We begin with a summary of the situation.
No one was seriously sickened, the company says, but a “moldy, musty or mildew-like odor” was detected in a small number of product lots. This led to a recall of some of the company’s popular OTC products. McNeil says the odor came from “trace amounts of a chemical called 2,4,6-tribromoanisole (TBA),” which they call a breakdown product of “a chemical that is sometimes applied to wood that is used to build wood pallets” to move packaging materials, in this case evidently the polymer bottles used to hold its products.
They recalled potentially affected products, are continuing to investigate the issue, are stopping shipments of products made with materials shipped on these pallets, and are asking suppliers to stop using those pallets.
This column is specifically not designed to determine what the ultimate cause of the problem may have been, or how it might be prevented in the future. We leave that to folks with more facts.
However, this incident inspires comments about two aspects of FDA’s regulatory scheme over products of this type.
The first is that if indeed this was a scenario in which drug packaging materials themselves became contaminated by an odor from surrounding materials (pallets), it’s a good reminder that manufacturing practices encompass essentially every step and every thing in a production and manufacturing process. Anyone with quality control as part of their job function probably knows that FDA’s regulations on Current Good Manufacturing Practices are as wide as they are deep.
FDA’s Current Good Manufacturing Practices (“cGMPs”) regulations are a framework of requirements that touch all aspects of an operation.They require setting of parameters for operations, training employees to make sure to meet them, then careful documentation and oversight to make sure all operations are done within the parameters. The goal is to assure the product is made right every time.
Most observers would logically expect that the regulations would address handling of raw materials for a drug product, and all the manufacturing steps, and they do. What is often surprising to newcomers to the field, though, is that they also cover buildings and facilities, personnel, equipment, records, and yes, packaging containers and closures.
If you only perform some of the operations covered by the regulations, but not others—if you only repack drugs, or only warehouse and distribute them, or only make component substances, for some examples—you still need to comply with the regulations that cover the aspects you do perform. Failure to comply with the regulations makes the drugs adulterated, and thus unlawful.
Drug makers therefore need to build into their systems controls that assure that finished articles, and all components of them, including packaging and labeling, are protected from contamination or other hazards.
So while it’s not yet clear what caused the odor issues that led to McNeil’s problems, we do know it involved two aspects of packaging, so it’s useful to see the incident as a reminder of the nature of the duty imposed by FDA’s cGMP regulations, especially the broad-based perspective and constant vigilance they require.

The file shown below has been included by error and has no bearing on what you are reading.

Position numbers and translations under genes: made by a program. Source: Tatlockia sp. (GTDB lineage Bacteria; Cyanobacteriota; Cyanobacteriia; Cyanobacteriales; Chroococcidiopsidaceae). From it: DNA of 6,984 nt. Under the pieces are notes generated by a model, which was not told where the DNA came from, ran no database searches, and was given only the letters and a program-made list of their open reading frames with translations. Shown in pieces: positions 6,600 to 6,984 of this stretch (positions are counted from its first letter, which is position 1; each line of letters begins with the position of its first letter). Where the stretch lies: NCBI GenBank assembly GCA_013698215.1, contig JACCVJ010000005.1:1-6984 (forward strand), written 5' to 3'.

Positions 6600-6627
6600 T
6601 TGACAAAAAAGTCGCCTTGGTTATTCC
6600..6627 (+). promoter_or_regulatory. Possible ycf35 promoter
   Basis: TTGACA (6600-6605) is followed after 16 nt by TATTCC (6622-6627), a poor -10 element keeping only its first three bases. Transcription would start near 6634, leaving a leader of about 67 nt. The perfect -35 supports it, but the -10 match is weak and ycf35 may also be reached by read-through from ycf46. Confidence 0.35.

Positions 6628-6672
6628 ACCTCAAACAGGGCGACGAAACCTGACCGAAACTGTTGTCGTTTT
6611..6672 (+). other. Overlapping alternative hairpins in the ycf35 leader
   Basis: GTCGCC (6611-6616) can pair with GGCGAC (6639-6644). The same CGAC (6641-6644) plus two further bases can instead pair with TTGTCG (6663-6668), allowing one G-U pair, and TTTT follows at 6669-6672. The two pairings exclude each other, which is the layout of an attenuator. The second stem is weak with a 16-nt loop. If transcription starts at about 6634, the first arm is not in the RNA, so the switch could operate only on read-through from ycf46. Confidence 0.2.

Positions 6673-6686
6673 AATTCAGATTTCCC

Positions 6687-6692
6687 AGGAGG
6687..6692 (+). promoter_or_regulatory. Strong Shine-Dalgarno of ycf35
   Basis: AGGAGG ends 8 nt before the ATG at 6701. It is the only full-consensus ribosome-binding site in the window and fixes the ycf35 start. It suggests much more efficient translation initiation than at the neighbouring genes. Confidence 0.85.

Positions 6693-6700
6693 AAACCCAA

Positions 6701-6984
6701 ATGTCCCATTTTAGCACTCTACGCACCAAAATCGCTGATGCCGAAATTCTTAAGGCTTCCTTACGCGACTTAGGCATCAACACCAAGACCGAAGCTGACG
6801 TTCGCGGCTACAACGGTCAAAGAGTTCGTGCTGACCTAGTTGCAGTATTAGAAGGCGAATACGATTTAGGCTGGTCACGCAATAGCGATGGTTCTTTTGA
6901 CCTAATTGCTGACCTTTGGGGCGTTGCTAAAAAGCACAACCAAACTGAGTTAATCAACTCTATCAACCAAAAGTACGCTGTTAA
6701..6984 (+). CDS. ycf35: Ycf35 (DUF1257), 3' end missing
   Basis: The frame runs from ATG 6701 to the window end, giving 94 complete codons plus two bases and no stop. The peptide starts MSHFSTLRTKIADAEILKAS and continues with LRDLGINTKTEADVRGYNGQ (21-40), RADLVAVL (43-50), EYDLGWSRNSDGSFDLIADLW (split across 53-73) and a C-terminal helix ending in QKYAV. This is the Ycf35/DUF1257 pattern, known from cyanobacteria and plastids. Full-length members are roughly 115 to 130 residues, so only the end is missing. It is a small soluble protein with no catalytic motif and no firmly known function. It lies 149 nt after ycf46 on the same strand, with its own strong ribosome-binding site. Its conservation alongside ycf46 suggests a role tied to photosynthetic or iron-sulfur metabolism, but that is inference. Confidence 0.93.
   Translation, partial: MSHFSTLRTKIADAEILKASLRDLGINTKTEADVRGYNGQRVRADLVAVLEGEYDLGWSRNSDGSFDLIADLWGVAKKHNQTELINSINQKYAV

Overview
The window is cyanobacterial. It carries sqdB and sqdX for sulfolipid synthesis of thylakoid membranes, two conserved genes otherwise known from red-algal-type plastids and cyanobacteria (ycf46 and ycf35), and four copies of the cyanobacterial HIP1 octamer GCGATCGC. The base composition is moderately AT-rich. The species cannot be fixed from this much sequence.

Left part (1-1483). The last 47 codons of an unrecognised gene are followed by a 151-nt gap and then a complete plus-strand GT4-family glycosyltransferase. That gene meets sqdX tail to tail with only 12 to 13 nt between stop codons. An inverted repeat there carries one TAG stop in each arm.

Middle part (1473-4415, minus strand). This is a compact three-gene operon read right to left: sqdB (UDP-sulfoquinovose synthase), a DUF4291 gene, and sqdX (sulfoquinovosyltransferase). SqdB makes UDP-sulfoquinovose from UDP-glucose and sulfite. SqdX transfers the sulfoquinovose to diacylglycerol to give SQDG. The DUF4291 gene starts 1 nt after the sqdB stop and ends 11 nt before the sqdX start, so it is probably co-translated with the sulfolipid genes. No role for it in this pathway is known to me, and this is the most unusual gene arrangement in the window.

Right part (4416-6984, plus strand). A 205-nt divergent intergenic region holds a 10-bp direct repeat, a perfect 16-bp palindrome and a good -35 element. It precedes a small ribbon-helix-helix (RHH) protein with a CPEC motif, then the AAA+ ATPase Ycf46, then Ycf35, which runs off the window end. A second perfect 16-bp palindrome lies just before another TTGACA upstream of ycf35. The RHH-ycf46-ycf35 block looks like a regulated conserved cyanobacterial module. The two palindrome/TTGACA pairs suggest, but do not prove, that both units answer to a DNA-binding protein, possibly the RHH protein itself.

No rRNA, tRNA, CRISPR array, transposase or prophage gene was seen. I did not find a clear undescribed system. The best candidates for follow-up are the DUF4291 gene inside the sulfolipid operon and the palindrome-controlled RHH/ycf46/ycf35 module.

Second, as this incident invokes specific qualities and characteristics of individual packaging materials, it’s a reminder that the suitability of drug packaging materials and structures is a central part of the drug approval process, as well. FDA wants to be assured that a new drug will be protected as need be against contamination, temperature, light, odor, or whatever other hazards could affect its characteristics, and makes a review of drug packaging part of the information it examines. Often, packaging makers use Drug Master Files to present the necessary data.
FDA’s Drug Master File process is a means by which packaging suppliers can create a confidential file at FDA about their materials and their properties. Drug approval applicants can refer FDA to these files when they want FDA to clear their new drug, but the packaging makers’ trade secrets are not revealed to their customers or the public. You don’t have to file one, but it’s a popular idea. FDA has over 19,000 DMFs.
There are DMFs for active ingredients, drug products, excipient chemicals (inactive ingredients), and packaging materials, and if your company has submitted a DMF there is a fair amount of care and feeding needed to assure its information is kept current and accurate. FDA recommends annual updates of technical details, and of the parties you have authorized to refer to the file’s information.
A DMF for a packaging material, referred to as a Type III DMF, must contain what are called chemistry, manufacturing, and controls information about the material to assure it is safe. Many of the same considerations apply as with food-contact materials (and many polymers and other materials contact food and also drug products).
And it’s something of a match game: Your DMF needs to contain the information demonstrating that your material has the characteristics that the drug it will package need it to have. In FDA parlance, the material must have the necessary “suitability” to adequately protect the product; be compatible with it; be safe; and function properly.
Packagers who are not already familiar with the DMF process are well advised to find out more if they intend to be in the market to supply drug or biological product companies.
The betting here is that we will hear more in coming months about the McNeil recall, and the incident may carry important lessons for the packaging and drug industries. For now, it’s a useful reminder of packaging’s place in the FDA regulatory scheme.